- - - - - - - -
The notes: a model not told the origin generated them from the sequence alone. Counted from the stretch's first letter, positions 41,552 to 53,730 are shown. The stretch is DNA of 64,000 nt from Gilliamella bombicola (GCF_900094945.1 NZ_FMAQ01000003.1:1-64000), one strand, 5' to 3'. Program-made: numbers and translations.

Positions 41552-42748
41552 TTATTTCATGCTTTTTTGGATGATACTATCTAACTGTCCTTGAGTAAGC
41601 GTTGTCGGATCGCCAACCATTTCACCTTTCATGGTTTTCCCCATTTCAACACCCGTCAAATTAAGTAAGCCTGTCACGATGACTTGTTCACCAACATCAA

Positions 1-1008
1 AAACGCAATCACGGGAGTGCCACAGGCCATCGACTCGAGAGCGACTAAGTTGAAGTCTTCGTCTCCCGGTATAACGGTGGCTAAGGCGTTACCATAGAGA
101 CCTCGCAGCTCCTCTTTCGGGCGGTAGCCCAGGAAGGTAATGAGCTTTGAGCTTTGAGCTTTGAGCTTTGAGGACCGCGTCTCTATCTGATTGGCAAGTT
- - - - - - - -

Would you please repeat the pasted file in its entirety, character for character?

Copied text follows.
The notes: a model not told the origin generated them from the sequence alone. Counted from the stretch's first letter, positions 41,552 to 53,730 are shown. The stretch is DNA of 64,000 nt from Gilliamella bombicola (GCF_900094945.1 NZ_FMAQ01000003.1:1-64000), one strand, 5' to 3'. Program-made: numbers and translations.

Positions 41552-42748
41552 TTATTTCATGCTTTTTTGGATGATACTATCTAACTGTCCTTGAGTAAGC
41601 GTTGTCGGATCGCCAACCATTTCACCTTTCATGGTTTTCCCCATTTCAACACCCGTCAAATTAAGTAAGCCTGTCACGATGACTTGTTCACCAACATCAA

Positions 1-1008
1 AAACGCAATCACGGGAGTGCCACAGGCCATCGACTCGAGAGCGACTAAGTTGAAGTCTTCGTCTCCCGGTATAACGGTGGCTAAGGCGTTACCATAGAGA
101 CCTCGCAGCTCCTCTTTCGGGCGGTAGCCCAGGAAGGTAATGAGCTTTGAGCTTTGAGCTTTGAGCTTTGAGGACCGCGTCTCTATCTGATTGGCAAGTT